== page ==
Drama/ 6 Characters, 4 Men, 2 Women/ Full Length, Two Acts
Synopsis: No unseemly clumsiness has ever marred the smooth efficiency of public executioner Albert Pierrepoint’s technique. He prides himself on speed and calm. Twenty seconds, more or less, to end the life of a man or a woman, without a mark being left on their hanging, hooded bodies. One thing which has never semed to trouble Albert is the guilt or innocence of those whose lives he has taken.
And then one night, a young woman walks through the door of the strangely-named Help The Poor Struggler public house he runs in the Oldham area of Lancashire, and asks to speak to Albert. As it becomes clear that she has a personal interest in one of Albert’s many executions, both Albert, and his devoted wife, Anne, finally confront the personal pain and grief which have lain behind so many of those judicial deaths.
The play makes use of information and incidents involving capital punishment revealed by Pierrepoint himself in his memoirs, including the occasion he was required to hang a customer of his own pub and the day a condemned man burst through the glass window of the Visitors’ Room during a final visit from his wife and daughter.
“Stunning — with a real twist in the tail. Beautifully written and beautifully acted.” — Allan Beswick, BBC Radio Manchester.
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About the Playwright: Peter Harrison is a former newspaper crime reporter and BBC radio and television journalist. Since taking early retirement from the BBC, he has had plays, stories and talks broadcast on BBC radio.
A lifelong opponent of capital punishment, Peter has written several plays concentrating on the life of probably the world’s most famous hangman, Albert Pierrepoint. The first, Odd Job Man, was staged by Altrincham Garrick Playhouse in 2004 who then took the production to the Buxton Fringe drama festival where it won awards for Best New Writing and Best Drama Production. It was later staged by professional actors from the Oldham Coliseum Theatre in 2008.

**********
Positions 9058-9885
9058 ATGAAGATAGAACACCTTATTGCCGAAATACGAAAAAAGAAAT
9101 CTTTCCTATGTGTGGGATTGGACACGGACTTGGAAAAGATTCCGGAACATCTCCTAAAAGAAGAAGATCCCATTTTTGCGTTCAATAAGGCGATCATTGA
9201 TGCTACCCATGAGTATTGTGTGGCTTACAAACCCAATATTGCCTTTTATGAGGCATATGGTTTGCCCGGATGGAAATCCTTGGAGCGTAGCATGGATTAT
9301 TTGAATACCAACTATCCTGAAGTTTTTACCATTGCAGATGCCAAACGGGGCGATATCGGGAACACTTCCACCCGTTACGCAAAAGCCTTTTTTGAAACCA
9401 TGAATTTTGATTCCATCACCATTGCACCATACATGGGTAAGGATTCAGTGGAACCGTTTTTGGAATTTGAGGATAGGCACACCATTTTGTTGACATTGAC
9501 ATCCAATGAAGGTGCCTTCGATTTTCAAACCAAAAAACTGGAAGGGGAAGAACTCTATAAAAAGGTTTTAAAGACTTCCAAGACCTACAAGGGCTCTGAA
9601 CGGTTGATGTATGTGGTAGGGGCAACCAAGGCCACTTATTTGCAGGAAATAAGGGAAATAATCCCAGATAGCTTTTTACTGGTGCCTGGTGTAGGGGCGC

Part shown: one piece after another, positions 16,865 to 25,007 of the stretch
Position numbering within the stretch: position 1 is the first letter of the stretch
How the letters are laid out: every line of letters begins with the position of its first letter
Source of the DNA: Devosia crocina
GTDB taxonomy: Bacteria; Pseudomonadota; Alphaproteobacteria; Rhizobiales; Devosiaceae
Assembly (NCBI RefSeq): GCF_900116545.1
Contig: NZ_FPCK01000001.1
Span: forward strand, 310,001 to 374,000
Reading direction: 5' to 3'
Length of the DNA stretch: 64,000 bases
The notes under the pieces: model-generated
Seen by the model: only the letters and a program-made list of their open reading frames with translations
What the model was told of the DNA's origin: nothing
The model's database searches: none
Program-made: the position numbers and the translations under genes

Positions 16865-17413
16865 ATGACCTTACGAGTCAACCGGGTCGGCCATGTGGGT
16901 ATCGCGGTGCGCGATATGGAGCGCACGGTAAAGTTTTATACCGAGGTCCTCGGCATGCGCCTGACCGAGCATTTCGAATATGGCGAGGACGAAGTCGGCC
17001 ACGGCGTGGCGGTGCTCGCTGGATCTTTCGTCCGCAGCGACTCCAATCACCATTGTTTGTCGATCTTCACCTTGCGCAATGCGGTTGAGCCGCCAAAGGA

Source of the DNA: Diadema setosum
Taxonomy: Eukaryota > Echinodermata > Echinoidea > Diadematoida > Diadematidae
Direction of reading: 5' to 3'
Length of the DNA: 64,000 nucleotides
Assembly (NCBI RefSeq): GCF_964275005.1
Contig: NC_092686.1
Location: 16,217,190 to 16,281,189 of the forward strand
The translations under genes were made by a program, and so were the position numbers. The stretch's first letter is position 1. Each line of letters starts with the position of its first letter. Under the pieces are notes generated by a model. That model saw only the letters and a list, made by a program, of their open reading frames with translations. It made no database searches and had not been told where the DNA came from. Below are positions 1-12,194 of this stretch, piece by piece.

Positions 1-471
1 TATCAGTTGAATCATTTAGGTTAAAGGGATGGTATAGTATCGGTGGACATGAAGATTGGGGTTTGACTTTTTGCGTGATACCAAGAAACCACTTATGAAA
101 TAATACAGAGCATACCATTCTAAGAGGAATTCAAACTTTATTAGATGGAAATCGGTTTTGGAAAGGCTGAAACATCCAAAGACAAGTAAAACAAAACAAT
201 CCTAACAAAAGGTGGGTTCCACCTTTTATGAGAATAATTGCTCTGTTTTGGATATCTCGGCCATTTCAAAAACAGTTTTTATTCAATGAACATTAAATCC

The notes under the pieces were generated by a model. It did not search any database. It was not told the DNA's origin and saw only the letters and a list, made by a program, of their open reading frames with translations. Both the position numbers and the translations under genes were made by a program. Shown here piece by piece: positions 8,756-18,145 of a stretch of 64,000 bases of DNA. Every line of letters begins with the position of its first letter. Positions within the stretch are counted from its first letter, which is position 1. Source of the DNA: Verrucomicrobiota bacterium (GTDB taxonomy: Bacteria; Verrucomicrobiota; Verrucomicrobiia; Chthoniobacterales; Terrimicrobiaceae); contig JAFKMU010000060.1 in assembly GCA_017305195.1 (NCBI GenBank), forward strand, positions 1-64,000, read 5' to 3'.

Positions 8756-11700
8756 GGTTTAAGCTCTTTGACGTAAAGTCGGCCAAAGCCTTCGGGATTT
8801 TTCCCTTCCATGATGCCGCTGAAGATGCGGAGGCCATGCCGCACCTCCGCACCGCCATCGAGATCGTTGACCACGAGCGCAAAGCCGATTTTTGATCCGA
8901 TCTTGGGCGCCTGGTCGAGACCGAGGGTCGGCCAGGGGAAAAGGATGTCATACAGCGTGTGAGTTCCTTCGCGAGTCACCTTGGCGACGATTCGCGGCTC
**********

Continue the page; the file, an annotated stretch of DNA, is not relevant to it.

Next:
A one-man version, Pierrepoint: The Hangman’s Tale, was staged at the Unity Theatre, Liverpool; The Lowry, Salford Quays, Manchester; and The Dukes, Lancaster. The Circus On Lime Street, dealing with the tragic miscarriage of justice which saw a Liverpool petty criminal, George Kelly, convicted and hanged by Pierrepoint for the so-called Cameo Cinema Murders, was presented by 100th Meridian Theatre Co., Liverpool, in 2012 and repeated in 2013.
As well, his play Drums Along The Mersey, an account of the notorious incident in which The Beatles disposed of their drummer, Pete Best, was staged in 2016 at the Unity Theatre, Liverpool, Pete Best’s home town, before an audience including members of the Best family.
Peter’s radio plays include The City that Went To Sea (BBC Radio Manchester), marking the 100th anniversary of the opening of the Manchester Ship Canal; I’ll Be Seeing You (BBC Radio Manchester), commemorating the 50th anniversary of the end of WW2; A Box Of Old Shoes (BBC Radio Merseyside), marking the 50th anniversary of the end of WW2; and Dieppe, One-Way (BBC Radio Merseyside), commemorating the end of The Battle of The Atlantic.
Odd Job Man was first performed by the Altrincham Garrick Theatre, Altrincham, U.K. in 2004.